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BUZZ

Transform | Transcend By David Jenison

W

hat happens in Vegas might stay in Vegas, but that is not always true for the people who make these things happen. John Huntington is the Sin City icon behind the Hart & Huntington Tattoo Company (of A&E’s Inked fame) and party events like Club Rubber, the Pimp ‘N Ho Ball and the Summer of Love pool parties. Not even the economic downturn could stop him, but something else did, and it changed his life. “I was in Wyoming doing a DJ gig, and I started getting sick to my stomach, so I went to my doctor back in California,” says Huntington by phone from the Thai island of Koh Tao. “I had Minimal Change Disorder, which is when the walls of your kidneys flare out and you can no longer hold water. I was supposed to be in the hospital for a few days, but it turned into two and a half months. My body had turned against itself and blew out my kidneys. They had me on the oncology floor with all the cancer patients literally waiting for me to die. I am one of the few people who 28 CULTURE • OCTOBER 2013

John Huntington

survived this, and I reevaluated what I was doing with my life.” Huntington faced his own mortality and paid the price for years of partying and stress. Many years earlier, the California native worked at Club Med in Mexico and at a trance club in Holland, and in 1997, he used this experience to launch Club Rubber in So Cal. As the immensely popular club night expanded

to other venues, Huntington introduced what became his premiere event, Pimp ‘N Ho, where attendees dressed as pimps and prostitutes. The following year, he took the event to the Rio Hotel, one of the only Vegas casinos with a nightclub. Huntington’s Pimp ‘N Ho craze sold out the 10,000-person arena at the Mandalay Bay Hotel. This got the attention of the casino execs and helped ignite the party culture the city enjoys today. Huntington became a Vegas celebrity, but it

nearly cost him his soul. “You never know how much you want to live until you almost die,” he explains. “I have always been a swimmer, surfer, lifeguard and water polo player, and I decided to go back to being a waterman. I literally sold everything. I kept my tour bus, two surfboards and a spear gun. I dumped all my material binds. I wanted to live free again.” “I am now a fulltime instructor with Big Blue Diving,” he exclaims. “Koh Tao is 12 square kilometers with 54 dive schools, and we certify over half of the world’s international divers. It is a diving hub. I love my job, and I love paying forward the knowledge I have learned.” The experience has been transformative. While he believes his partypromoting days are behind him, he does have some big ideas for Big Blue Diving. “I am starting to work with them on merchandizing and getting into the TV game,” he explains. “My agency says there are a few networks interested in a show about changing my life and how anyone can do it [with a backdrop featuring] the dive industry, hot chicks in bikinis, partying and a beautiful island. [Wanting to do a show] is not about money. There is a story to be told. You can go from owning everything in Vegas to cutting it and living on an island or anywhere you want. If you are truly diligent, anything in life is possible.” c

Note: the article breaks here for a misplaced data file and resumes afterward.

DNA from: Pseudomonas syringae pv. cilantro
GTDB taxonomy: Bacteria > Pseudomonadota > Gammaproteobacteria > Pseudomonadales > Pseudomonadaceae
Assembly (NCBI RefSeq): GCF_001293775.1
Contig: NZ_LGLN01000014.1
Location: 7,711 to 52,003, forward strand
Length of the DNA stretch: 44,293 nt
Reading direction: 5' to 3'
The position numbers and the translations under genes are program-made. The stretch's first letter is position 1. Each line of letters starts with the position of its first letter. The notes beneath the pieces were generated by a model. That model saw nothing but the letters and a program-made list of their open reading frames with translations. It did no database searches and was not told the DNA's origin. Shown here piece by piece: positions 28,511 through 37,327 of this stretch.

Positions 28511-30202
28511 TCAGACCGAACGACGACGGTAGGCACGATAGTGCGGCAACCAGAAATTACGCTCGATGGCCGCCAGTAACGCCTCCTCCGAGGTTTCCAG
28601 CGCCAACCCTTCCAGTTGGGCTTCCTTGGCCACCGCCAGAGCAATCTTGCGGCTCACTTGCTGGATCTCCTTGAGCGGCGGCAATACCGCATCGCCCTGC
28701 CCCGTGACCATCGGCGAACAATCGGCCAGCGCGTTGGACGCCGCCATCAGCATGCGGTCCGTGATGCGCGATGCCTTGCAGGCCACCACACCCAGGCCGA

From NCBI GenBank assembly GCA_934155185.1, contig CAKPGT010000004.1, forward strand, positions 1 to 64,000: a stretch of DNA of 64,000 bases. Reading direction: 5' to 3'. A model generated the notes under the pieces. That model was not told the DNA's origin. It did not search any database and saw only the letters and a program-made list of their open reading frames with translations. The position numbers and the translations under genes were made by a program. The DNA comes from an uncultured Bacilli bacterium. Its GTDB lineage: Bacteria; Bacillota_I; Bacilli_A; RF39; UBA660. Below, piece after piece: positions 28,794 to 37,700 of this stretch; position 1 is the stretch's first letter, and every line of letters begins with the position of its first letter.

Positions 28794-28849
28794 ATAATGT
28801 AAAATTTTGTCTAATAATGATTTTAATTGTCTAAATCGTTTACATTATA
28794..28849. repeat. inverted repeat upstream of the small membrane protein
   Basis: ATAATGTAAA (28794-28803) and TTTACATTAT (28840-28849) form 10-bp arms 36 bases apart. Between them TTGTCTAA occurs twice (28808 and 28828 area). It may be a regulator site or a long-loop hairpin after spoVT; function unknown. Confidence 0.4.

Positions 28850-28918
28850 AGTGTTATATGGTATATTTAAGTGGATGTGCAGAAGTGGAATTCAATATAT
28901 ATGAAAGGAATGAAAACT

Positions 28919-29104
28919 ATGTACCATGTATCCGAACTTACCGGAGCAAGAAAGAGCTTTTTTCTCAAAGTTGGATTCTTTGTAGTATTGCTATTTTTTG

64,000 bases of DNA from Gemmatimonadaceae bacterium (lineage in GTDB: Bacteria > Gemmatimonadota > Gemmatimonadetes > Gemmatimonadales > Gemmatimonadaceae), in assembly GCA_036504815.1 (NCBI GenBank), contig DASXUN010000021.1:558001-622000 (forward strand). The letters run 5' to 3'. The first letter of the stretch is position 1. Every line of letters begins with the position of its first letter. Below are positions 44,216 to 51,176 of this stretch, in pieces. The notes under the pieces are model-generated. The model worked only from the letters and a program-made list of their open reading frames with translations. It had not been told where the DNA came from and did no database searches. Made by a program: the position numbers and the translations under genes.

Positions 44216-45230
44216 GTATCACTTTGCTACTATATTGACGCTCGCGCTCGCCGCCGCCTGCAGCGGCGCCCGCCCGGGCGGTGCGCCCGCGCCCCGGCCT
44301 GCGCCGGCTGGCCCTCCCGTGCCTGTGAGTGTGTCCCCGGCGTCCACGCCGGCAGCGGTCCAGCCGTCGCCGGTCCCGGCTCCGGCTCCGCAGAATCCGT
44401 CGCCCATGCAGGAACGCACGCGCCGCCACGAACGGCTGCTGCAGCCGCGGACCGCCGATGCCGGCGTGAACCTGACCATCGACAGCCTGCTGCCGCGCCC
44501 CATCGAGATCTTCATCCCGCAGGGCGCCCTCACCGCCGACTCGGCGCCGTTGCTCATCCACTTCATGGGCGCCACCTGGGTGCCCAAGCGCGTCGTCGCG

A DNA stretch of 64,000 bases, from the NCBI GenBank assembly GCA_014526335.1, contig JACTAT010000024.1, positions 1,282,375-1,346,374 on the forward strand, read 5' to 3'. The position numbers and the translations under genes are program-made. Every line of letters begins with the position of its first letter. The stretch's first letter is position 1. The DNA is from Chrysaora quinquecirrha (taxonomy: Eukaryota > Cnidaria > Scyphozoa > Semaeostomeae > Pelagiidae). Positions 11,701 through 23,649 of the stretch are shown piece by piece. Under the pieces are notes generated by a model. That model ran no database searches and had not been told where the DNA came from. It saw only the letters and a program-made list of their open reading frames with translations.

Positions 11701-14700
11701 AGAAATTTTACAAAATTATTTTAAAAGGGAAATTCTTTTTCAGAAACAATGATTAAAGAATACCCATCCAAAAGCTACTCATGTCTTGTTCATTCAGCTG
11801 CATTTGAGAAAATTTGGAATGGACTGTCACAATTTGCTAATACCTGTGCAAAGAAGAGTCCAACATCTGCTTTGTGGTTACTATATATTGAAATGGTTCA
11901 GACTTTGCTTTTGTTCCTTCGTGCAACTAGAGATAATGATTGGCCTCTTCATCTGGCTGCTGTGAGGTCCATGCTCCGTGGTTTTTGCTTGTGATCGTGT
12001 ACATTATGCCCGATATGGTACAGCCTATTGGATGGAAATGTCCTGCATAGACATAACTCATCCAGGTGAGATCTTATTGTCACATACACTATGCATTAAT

A Reason to Believe

While the lifestyle change improved his health, Huntington notes that medical cannabis also played a role in his recovery. “I was sick to my stomach and couldn’t stop throwing up,” he explains. “A buddy snuck some [cannabis] oil [into the hospital], and it totally changed everything. It gave me my appetite back, stopped the stomach sickness and got me sleeping comfortably again. I didn’t know much about it medically until I was in the hospital. I am a huge believer now.” Healthy once again, Huntington pursues a Buddhist way of life and passionately references The Monk Who Sold His Ferrari, a book about a high-powered New York attorney who sold everything and moved to Thailand to become a monk.

V I S I T U S AT i R e a d C u l t u r e . c o m

Cmco october2013  
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